Alibaba bids to take listed unit private for $2.5 bln

SHANGHAI Tue Feb 21, 2012 8:03pm IST

Two men chat beside a logo of Alibaba (China) Technology Co. Ltd at its headquarters on the outskirts of Hangzhou, Zhejiang province May 17, 2010. REUTERS/Steven Shi/Files

Two men chat beside a logo of Alibaba (China) Technology Co. Ltd at its headquarters on the outskirts of Hangzhou, Zhejiang province May 17, 2010.

Credit: Reuters/Steven Shi/Files

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SHANGHAI (Reuters) - Jack Ma's Chinese e-commerce firm Alibaba Group has offered around $2.5 billion to take its Hong Kong-listed Alibaba.com 1688.HK unit private, stressing the move was unrelated to any possible deal to buy back shares owned by Yahoo Inc (YHOO.O).

Alibaba Group is offering investors HK$13.50 in cash per share to take Alibaba.com private, the same price as at the company's IPO in 2007, the two firms said in a statement late on Tuesday.

The plan to take Alibaba.com private had nothing to do with separate complex talks with Yahoo on buying back part of the U.S. Internet pioneer's 40 percent stake in Alibaba, the Chinese firm said.

"Taking Alibaba.com private will allow our company to make long-term decisions that are in the best interest of our customers and that are also free from the pressures that come from having a publicly listed company," said Ma, who is chairman of Alibaba Group and board chair of Alibaba.com.

The offer is at a more than 60 percent premium to Alibaba.com's 60-day average closing price. The shares were suspended earlier this month at HK$9.25 - a 12-week closing high, but down 30 percent from last July. The stock will resume trading on Wednesday.

The offer is for the 27 percent of Alibaba.com that Alibaba doesn't already own. The shares are held by investors including Morgan Stanley (MS.N), Vanguard Group and Capital International, according to Thomson Reuters data.

"If you're an existing shareholder, that's great news. It's a 46 percent increase from the last close," said Jin Yoon, a Hong Kong-based analyst with Nomura.

"The business was going through some significant changes and getting to that type of premium would have taken some significant amount of time. So, if you're a shareholder, you weren't going to see that kind of upside in the near term."

The moves leaves Ma still to tackle the issue of how to deal with the Yahoo stake, bought in 2005 by handing its China Yahoo operations to Alibaba, plus about $1 billion.

Ma has been trying to buy back part of the stake, but talks on a complex asset swap - that might would have given Yahoo cash, a possible holding in Alibaba operating assets and still with 15 percent of Alibaba Group - have stalled, sources said, over how to value Taobao, Alibaba's fast-growing online retail business.

Alibaba Group will finance the Alibaba.com deal through external funding and internal cash resources, it said.

Alibaba has signed a $3 billion loan giving it the money it needs to buy out the unit, sources have told Thomson Reuters publication Basis Point.

Alibaba.com executives said on a call with analysts on Tuesday that the offer price could not be increased under Hong Kong regulations. And Maggie Wu, Alibaba.com's chief financial officer, said that if the offer was rejected, Alibaba would not be able to make another offer for 12 months.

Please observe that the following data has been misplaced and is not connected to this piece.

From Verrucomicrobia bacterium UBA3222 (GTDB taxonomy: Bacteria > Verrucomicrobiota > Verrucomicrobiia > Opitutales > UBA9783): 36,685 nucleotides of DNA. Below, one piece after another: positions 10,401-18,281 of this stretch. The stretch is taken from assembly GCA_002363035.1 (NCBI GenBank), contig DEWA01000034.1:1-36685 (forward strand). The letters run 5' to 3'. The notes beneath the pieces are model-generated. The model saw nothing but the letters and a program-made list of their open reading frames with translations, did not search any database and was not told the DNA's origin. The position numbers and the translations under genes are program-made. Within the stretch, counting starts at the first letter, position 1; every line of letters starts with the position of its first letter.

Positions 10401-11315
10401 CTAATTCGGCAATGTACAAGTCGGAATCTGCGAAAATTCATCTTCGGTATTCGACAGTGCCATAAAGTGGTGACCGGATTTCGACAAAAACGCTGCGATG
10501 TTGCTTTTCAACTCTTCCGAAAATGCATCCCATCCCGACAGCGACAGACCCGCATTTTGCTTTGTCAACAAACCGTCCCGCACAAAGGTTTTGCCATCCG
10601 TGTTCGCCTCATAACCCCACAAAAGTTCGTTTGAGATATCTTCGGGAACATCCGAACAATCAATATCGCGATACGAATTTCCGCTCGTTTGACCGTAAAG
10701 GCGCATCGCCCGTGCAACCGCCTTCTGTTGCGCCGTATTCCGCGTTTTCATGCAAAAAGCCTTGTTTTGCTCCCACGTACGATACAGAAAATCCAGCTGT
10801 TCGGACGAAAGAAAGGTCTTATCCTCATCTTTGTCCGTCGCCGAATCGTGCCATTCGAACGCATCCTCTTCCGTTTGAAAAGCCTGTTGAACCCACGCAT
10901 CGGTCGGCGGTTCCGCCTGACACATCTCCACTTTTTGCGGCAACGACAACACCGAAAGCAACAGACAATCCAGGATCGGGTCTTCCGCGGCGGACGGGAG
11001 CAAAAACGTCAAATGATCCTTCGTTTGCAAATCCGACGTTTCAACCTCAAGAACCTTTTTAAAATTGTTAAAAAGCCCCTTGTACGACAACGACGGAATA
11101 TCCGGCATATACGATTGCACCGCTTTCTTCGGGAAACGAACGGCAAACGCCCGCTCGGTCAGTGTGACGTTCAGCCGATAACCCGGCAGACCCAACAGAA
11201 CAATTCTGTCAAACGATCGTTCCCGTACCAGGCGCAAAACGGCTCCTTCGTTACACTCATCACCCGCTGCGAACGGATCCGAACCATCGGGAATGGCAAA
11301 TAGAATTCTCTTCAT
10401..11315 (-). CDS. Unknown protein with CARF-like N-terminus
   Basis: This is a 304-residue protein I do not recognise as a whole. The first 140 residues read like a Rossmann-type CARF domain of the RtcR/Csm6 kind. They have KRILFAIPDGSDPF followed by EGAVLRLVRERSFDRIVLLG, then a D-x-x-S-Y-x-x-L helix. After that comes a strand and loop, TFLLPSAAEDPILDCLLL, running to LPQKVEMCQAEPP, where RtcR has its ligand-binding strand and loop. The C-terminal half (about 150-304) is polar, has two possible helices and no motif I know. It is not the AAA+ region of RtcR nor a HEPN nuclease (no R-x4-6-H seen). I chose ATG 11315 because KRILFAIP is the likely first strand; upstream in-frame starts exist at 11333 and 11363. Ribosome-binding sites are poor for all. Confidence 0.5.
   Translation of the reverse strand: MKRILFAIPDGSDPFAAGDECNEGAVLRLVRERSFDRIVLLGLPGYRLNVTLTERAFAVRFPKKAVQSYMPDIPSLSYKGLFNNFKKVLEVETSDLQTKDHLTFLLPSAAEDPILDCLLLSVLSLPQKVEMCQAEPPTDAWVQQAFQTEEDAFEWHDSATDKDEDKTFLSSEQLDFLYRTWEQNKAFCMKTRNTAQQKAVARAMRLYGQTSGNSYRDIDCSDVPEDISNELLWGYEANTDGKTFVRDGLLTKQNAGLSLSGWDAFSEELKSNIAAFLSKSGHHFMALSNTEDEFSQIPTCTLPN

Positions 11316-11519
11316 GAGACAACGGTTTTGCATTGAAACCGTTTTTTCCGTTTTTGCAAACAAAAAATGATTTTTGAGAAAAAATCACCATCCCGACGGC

Alibaba spokesman John Spelich said the move was not a pre-condition for any eventual initial public offer of the group.

"There are no plans for a group IPO right now. If it were to take place, it will take place several years in the future," Spelich said by email.

WEAK Q4 RESULTS

News of the privatisation offer came shortly after Alibaba.com posted its first profit decline in more than two years in the fourth quarter of 2011, as a weak global economy hit the number of paying members for its services.

October-December net profit fell 6 percent to 385.95 million yuan from 410.4 million yuan a year earlier, roughly in line with forecasts from two analysts polled by Thomson Reuters I/B/E/S. It was the first quarterly profit fall since the 2009 third quarter.

The company, which operates an e-commerce website linking Chinese businesses to overseas buyers, warned its financial performance and membership growth could be dented further as it shifts to a value-added-services model from a subscription-based service.

"The company is undergoing a business transition, and I think things will start to probably recover in 2013," said Dick Wei, a Hong Kong-based analyst for J.P. Morgan.

Alibaba.com's paying members fell 2.8 percent in the fourth quarter to 765,363 as international buyers have become less active due to the euro zone debt crisis and a weak recovery in the United States. The e-commerce firm's exposure to international markets makes its turnover sensitive to the performance of major economies.

Alibaba.com said the changing focus of the business, which will be more on improving the platform than on increasing subscriber numbers, would impact the company's results in the medium term, and was a key factor behind the privatisation.

"With this offer, we provide our shareholders a chance to realize their investment now at an attractive cash premium rather than waiting indefinitely during this period of transition," Ma said in the statement.

(Additional reporting by Lee Chyen Yee in Hong Kong; Editing by Jason Subler and Ian Geoghegan)

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